Another area to watch is financial innovation, which brings risks along with benefits. It is a “double-edged sword,” Schwarz says. “New products can increase the efficiencies of capital markets, but they can also present new risks.” That’s especially true because technology typically innovates too fast for regulations to catch up. But one silver lining is that technology brings about much improved financial data collection and transparency, which helps alert policy makers and investors about potential risks, she adds.

For instance, Schwarz says, the new Office of Financial Research has detailed data on the composition of money market mutual funds on its website. The U.S. Commodity Futures Trading Commission now provides volume data for some of the over-the-counter derivatives such as interest rate swaps and credit default swaps, she adds. The Federal Reserve now publishes data on repo and funding rates. Moreover, “data aggregation is facilitated by the post-crisis implementation of central clearing for large parts of these markets,” Schwarz says. “Central clearing itself also provides risk reduction through diversification.”

“There will be another crisis, some day.” –Krista Schwarz

But, there are still risks, mostly outside of the heavily regulated banking system. Schwarz believes that money market mutual fund reform is incomplete. Also, she says, the “skin in the game” rules for securitizations exempt most mortgages.

While post-crisis reforms have made the banking system safer, Herring adds, “to some extent, they have simply shifted risk to other institutions and markets that are less carefully monitored and largely unregulated with regard to safety and soundness.” Risk is like the air in a balloon. By squeezing one part of the balloon, the pressure goes to another part of it. “If that part of the balloon is weaker, it may cause the balloon to explode,” he says.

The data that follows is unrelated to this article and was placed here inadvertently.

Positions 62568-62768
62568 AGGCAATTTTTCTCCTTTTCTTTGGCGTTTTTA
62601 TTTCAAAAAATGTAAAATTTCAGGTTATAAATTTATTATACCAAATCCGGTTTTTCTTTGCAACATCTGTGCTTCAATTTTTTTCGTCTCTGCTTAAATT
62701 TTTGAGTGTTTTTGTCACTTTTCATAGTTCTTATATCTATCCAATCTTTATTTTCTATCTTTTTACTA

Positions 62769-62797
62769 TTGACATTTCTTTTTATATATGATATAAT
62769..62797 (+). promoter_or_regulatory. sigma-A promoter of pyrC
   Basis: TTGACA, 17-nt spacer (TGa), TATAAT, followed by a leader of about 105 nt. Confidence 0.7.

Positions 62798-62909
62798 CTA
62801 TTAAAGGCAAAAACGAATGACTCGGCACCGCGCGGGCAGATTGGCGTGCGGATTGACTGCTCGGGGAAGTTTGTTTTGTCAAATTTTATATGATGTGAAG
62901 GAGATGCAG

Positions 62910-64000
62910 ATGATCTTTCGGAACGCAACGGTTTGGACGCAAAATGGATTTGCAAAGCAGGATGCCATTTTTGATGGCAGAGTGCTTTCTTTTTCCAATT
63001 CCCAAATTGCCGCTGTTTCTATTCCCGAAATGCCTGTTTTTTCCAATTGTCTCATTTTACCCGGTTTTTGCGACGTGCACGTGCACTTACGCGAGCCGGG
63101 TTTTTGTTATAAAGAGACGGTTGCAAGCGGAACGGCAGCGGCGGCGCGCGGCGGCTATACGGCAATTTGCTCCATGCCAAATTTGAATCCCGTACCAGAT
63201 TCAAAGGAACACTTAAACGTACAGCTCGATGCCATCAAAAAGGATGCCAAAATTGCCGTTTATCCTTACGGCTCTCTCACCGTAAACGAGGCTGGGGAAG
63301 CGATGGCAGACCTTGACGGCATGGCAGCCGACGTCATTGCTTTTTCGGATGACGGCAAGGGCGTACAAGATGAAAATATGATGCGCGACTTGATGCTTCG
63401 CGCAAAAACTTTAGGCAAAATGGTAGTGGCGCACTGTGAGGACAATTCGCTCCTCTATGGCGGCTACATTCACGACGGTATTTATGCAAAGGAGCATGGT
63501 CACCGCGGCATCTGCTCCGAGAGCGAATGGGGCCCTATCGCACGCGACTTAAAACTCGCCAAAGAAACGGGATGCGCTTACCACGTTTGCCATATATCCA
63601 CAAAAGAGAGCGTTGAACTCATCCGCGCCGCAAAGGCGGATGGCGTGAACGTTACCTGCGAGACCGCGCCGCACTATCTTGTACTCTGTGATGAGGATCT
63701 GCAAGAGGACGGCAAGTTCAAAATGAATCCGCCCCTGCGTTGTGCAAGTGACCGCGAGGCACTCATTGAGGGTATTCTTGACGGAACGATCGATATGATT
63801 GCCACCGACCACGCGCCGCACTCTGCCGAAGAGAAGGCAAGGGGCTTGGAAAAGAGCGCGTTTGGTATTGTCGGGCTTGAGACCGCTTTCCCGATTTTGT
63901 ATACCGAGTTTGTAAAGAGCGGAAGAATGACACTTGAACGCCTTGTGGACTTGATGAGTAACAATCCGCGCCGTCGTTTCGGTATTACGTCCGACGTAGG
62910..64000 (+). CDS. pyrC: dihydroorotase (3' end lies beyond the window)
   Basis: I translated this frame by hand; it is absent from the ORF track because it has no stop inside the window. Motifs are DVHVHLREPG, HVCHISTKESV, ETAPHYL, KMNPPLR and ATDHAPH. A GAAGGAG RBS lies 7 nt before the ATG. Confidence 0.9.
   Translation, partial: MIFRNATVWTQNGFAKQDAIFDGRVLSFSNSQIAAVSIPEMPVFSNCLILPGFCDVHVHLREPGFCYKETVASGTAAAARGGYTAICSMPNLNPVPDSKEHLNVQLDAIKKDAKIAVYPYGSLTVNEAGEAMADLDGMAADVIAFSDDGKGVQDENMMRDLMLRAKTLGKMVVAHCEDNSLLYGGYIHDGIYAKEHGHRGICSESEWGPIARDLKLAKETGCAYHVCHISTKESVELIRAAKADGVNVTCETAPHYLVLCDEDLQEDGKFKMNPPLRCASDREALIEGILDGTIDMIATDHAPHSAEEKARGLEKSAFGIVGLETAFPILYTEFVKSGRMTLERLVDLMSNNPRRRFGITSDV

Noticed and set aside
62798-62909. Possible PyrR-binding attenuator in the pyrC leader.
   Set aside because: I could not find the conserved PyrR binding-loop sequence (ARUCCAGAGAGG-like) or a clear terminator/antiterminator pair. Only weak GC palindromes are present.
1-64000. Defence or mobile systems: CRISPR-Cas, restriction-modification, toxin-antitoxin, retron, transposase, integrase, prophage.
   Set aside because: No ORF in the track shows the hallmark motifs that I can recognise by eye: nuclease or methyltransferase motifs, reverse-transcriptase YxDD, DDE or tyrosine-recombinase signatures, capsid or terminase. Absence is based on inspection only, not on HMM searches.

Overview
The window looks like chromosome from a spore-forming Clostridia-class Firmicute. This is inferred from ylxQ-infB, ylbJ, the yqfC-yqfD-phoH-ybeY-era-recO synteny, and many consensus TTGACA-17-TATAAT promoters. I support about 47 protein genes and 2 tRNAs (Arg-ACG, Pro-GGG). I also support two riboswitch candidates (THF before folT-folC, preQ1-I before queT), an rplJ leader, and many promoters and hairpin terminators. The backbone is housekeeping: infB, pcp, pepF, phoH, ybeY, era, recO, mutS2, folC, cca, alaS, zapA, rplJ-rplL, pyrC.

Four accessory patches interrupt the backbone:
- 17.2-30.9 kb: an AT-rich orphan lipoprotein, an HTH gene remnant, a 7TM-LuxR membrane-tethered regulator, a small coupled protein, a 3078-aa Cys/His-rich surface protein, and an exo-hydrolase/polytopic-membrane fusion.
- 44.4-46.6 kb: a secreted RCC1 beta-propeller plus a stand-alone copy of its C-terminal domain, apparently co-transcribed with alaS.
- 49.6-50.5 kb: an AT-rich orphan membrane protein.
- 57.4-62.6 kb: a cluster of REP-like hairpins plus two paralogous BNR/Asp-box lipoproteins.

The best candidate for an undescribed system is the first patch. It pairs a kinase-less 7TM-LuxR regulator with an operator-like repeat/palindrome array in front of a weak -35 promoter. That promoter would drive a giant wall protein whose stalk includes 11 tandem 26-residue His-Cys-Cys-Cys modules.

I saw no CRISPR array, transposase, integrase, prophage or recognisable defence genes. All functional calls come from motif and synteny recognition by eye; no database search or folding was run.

Meanwhile, the U.S. government’s attempt to enhance oversight of the non-bank financial system through the Financial Stability Oversight Council has “fallen short of the kind of surveillance we should have in place to anticipate emerging sources of risk,” Herring notes. And part of the Dodd-Frank reforms constrain the Fed and the FDIC from providing the same sort of support for the banking system that they offered during the crisis. “This, in combination with the continuance of very low interest rates and mounting government budget deficits and spiraling public debt, means that it would be much more difficult for the authorities to deal with a problem if the new crisis prevention and resolution measures should prove to be inadequate.”

Schwarz concludes: “There will be another crisis, some day.”